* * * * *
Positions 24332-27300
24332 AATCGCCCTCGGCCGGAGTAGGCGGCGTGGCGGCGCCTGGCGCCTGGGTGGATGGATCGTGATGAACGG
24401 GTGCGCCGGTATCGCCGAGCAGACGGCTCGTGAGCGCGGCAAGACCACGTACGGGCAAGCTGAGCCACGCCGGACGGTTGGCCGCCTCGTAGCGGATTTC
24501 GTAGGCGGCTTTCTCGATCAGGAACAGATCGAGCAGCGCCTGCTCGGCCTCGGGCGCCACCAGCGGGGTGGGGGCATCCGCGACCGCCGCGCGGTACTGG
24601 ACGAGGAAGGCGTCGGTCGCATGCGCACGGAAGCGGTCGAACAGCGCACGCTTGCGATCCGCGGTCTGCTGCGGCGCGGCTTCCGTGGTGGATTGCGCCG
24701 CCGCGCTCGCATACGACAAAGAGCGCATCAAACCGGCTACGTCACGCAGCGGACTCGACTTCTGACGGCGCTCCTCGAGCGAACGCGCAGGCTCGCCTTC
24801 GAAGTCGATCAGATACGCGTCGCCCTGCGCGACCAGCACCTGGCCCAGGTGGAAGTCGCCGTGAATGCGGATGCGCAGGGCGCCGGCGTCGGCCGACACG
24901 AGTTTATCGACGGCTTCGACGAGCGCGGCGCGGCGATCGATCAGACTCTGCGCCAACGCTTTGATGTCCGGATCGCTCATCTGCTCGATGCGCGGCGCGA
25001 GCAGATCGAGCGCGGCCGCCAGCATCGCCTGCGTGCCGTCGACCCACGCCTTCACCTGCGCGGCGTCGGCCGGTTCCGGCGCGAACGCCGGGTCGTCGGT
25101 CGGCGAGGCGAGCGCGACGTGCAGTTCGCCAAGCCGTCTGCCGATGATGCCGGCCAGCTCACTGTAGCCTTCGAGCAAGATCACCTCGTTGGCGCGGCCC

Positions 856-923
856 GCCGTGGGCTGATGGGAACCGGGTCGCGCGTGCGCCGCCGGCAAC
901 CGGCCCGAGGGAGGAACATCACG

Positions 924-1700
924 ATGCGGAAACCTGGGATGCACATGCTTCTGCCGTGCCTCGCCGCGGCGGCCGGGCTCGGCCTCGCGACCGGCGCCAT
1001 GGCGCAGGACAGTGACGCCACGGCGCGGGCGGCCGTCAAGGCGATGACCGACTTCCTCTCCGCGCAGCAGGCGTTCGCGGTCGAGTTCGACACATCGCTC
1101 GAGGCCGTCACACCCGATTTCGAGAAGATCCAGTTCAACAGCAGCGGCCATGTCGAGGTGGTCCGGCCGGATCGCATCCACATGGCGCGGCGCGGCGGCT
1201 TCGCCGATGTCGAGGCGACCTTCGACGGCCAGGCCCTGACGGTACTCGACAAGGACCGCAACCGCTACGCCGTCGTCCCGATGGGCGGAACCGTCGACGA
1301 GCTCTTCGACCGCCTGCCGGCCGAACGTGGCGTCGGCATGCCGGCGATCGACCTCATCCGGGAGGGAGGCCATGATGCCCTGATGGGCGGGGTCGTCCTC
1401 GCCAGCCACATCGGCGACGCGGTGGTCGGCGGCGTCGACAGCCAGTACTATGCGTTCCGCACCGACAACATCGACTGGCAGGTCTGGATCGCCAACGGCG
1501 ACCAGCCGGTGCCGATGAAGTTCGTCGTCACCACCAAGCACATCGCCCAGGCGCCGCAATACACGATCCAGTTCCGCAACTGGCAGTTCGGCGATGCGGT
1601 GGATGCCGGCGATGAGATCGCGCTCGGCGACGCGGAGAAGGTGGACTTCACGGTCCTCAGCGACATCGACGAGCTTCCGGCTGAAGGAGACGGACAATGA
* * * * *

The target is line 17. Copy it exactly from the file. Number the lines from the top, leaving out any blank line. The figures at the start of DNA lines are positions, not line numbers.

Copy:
1101 GAGGCCGTCACACCCGATTTCGAGAAGATCCAGTTCAACAGCAGCGGCCATGTCGAGGTGGTCCGGCCGGATCGCATCCACATGGCGCGGCGCGGCGGCT